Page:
Charles Simeon, describing his conversion, in H. C. G. Moule, Charles Simeon, pages 25-26.

Thursday, January 29, 2009

Who you are


"The God of peace will soon crush Satan under your feet." Romans 16:20

When the angel came to a defeated man named Gideon, he greeted him with "The Lord is with you, O mighty man of valor" (Judges 6:12). Even in defeat, that's who you are -- a mighty man of valor.

If you are in Christ, you are more than a conqueror. You are living proof that Satan is a loser. You are humiliating him every day. Not because you are strong but especially when you are weak and Christ is your only strength, your only hope. How frustrating for Satan -- to have weakened you and defeated you and brought you low, only to discover his Enemy strongly present, with you, at your point of need.

True for me too.

Did we in our own strength confide
Our striving would be losing
Were not the right Man on our side
The Man of God's own choosing
Dost ask who that may be?
Christ Jesus it is he
Lord Sabaoth his name
From age to age the same
And he must win the battle.

Psalm 27:8-9

"He will not ask for our love, and then withhold his own."

Derek Kidner, Psalms 1-72, page 121.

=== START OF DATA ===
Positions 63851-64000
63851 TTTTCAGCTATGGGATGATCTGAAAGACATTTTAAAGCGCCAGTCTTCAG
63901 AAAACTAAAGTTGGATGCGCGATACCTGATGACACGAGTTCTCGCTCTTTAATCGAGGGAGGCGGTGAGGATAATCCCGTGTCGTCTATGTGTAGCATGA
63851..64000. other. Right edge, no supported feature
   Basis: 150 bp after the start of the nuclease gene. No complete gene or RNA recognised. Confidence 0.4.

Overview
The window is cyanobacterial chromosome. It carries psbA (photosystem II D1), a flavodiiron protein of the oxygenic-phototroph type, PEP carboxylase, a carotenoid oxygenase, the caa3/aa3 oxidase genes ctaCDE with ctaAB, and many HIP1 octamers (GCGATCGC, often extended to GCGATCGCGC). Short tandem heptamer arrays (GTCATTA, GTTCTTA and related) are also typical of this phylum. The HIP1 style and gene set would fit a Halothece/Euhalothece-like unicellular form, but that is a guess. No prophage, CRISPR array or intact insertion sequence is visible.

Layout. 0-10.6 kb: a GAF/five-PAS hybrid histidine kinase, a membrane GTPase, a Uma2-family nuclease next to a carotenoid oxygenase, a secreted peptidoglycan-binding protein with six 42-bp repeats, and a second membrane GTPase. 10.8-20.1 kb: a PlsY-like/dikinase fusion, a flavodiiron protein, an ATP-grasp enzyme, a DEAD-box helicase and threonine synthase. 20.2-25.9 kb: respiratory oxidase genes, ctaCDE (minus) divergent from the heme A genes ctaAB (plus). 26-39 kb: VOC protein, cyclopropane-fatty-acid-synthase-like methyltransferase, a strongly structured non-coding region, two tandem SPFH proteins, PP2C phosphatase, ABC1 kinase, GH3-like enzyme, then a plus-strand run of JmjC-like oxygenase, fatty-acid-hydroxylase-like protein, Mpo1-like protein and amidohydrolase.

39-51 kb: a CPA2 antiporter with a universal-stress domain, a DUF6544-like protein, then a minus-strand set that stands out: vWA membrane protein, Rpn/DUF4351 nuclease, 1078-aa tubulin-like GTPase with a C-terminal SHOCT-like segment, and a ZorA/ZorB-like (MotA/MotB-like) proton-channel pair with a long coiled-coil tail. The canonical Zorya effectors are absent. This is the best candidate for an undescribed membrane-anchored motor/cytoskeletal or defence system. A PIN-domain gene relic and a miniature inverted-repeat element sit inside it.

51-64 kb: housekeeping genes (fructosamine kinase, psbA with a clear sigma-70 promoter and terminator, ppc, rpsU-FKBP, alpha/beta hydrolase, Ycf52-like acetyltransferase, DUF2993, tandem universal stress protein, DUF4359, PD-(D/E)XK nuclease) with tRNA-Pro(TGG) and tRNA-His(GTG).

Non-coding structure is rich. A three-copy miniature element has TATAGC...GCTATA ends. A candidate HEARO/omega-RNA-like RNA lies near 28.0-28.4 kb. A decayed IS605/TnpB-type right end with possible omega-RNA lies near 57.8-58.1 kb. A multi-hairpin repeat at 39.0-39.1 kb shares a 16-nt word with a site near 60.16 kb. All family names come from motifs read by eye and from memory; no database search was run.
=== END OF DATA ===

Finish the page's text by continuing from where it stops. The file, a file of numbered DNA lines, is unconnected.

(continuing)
An unAmerican way of life

"The educated man keeps a tight rein on his tongue and cultivates disciplined, measured utterance."

William McKane, Proverbs, page 313.

Reputation


"I should forfeit my self-respect forever if I tried to shield myself behind an easily obtained reputation for courage."

Winston Churchill, quoted in William Manchester, The Last Lion, 1874-1932, page 322.

Wednesday, January 28, 2009

Mark Driscoll on Nightline

Last night Mark Driscoll was featured on ABC's Nightline. You can watch it here.

Thoughts. One, I praise God for setting this man apart to the gospel. Two, I love his unflinching courage in tackling head-on the hard and even embarrassing questions people are really struggling with. If they don't get answers from the Bible, they're going to get answers from other sources. Three, "a neighborhood church near you." Bring it on. Four, "a colorful bunch." What were they expecting? Jesus doesn't use a cookie cutter when he makes his people. There is no more fascinating, surprising, varied and opinionated group of people than born again Christians! Five, "If you don't have a critic, . . . ." Maybe a big step forward in our sanctification would be to fear criticism less. Six, "a new breed of believers." Not new, really. Same hang-ups as always. And yet, new, as all God's people are new, in the most wonderful way.

May Jesus Christ always be praised in us all.

It was true

"The real reason why Paul was devoted to the doctrine of justification by faith was not that it made possible the Gentile mission, but rather that it was true. Paul was not devoted to the doctrine of justification by faith because of the Gentile mission; he was devoted to the Gentile mission because of the doctrine of justification by faith."